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Can Congress Cut Spending?

As part of their Pledge to America, Republicans promised to cut $100 billion of federal spending in the first year they were in office.  With the Republicans regaining majority control in the House of Representatives, the pressure is on for them to act.

Let’s take a little look beyond the political rhetoric and consider some of the facts.

  • Congress has yet to pass the 2011 budget, so the government continues operating based upon the 2010 budget.
  • Total federal spending for FY 2010 (October 1, 2009 – September 30, 2010) was $3.55 trillion.
  • Mandatory spending (i.e., Social Security, Medicare, debt service) was $2.184 trillion, defense spending was $664 billion and all other discretionary spending was $702 billion.
  • The deficit for fiscal 2010 was $1.42 trillion.

When you look at federal spending of $3.55 trillion, $100 billion is approximately 2.8% of the total.  It’s hard to argue that a 2.8% reduction in expenditures is a draconian cut.  However, opponents of the cuts have a valid reason to be concerned. 

When Congress talks about cutting spending, they usually are referring to non-defense discretionary spending, which is only about 20% of all federal outlays.  When you look to trim $100 billion from $702 billion of spending, the cuts are far more dramatic, so it’s understandable why the recipients of these funds are concerned.  Furthermore, this is the area of the budget that directly impacts the various constituents of a particular Member of Congress, which is one of the reasons it’s so difficult to enact spending cuts.  Everyone is trying to protect their turf.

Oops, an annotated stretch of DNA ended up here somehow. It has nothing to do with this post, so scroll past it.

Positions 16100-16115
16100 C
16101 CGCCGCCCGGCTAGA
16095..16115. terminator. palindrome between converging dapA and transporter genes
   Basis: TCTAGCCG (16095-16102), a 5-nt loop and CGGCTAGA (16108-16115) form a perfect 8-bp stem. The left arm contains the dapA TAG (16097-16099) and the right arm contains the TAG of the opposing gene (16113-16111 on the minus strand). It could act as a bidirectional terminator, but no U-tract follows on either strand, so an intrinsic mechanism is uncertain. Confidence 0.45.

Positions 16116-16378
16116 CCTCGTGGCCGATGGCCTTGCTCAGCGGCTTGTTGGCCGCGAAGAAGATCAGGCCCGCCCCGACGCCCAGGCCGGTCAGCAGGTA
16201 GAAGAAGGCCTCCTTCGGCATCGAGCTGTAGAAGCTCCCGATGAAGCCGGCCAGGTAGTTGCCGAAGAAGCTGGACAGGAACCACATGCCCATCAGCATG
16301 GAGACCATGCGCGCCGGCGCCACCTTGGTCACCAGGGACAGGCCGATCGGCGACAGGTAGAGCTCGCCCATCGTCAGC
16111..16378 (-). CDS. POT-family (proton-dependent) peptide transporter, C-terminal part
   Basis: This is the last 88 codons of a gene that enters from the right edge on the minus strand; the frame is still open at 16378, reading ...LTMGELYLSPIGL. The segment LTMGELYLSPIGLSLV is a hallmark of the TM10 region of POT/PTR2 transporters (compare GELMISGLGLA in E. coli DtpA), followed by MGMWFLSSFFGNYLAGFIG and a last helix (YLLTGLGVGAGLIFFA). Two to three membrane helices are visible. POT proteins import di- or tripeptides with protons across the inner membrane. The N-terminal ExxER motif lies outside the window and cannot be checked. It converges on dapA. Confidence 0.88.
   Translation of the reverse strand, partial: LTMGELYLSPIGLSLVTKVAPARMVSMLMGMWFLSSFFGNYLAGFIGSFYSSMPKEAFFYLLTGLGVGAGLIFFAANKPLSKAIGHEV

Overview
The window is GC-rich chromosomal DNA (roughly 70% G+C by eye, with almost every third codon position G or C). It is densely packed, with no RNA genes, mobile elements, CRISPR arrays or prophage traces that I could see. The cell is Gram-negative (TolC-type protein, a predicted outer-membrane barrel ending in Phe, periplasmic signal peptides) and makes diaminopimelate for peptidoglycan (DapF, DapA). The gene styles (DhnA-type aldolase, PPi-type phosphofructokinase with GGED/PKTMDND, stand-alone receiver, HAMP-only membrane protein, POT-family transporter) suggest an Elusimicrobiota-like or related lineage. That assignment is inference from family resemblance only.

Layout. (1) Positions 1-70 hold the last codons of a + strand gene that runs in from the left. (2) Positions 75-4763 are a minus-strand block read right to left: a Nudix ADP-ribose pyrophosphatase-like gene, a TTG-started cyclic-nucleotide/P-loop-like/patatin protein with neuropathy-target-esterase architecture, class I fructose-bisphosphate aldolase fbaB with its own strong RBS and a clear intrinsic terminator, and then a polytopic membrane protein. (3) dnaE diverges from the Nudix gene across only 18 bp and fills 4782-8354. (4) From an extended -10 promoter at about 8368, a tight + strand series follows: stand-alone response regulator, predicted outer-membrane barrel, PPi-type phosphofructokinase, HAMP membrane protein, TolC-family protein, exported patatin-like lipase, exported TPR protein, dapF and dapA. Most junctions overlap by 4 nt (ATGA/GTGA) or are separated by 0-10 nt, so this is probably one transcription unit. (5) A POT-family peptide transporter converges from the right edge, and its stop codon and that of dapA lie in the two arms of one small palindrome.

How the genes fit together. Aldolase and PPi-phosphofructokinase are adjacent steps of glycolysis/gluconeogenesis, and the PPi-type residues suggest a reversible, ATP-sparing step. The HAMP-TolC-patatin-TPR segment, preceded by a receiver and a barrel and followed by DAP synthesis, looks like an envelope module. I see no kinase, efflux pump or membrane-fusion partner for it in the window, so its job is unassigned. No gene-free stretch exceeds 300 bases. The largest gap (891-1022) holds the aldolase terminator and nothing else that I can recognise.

Irrespective of these issues, I believe that Congress has to cut spending.  When you look at the numbers, there is simply no way that the government can raise sufficient revenue to balance the budget, nor can it continue to overspend in excess of $1 trillion each year.  At the current rate of spending, the total federal debt is projected to be near $20 trillion by the end of 2015, and will continue climbing ad infinitum.  It doesn’t take a genius to realize it is unsustainable.

I’m also of the opinion that this is a test of Congress’ true mettle and ability to deal with our fiscal crisis (yes… I’ll call it a crisis).  On the big picture, if Congress can’t trim $100 billion from nearly $3.6 trillion of spending, something is wrong.  That’s less than 3% of the total pie.  It’s also less than 10% of what would be needed to balance the budget.

Given the political dynamics of Washington, the burden doesn’t rest solely with the Republicans. President Obama and the Democratically controlled Senate also need to be part of the process.  Both parties contributed to the debt and excess spending, and both need to be part of the solution.

Without doubt, it’s going to be a difficult and painful process.  Just like your personal finances, it’s easier to increase spending than reduce it, but if necessary, you do it.  For me, a $100 billion spending cut is the beginning and not the end.  They will need to reduce spending by much more to solve our fiscal crisis, but you have to start somewhere.  Time will tell if Congress really can reduce spending.

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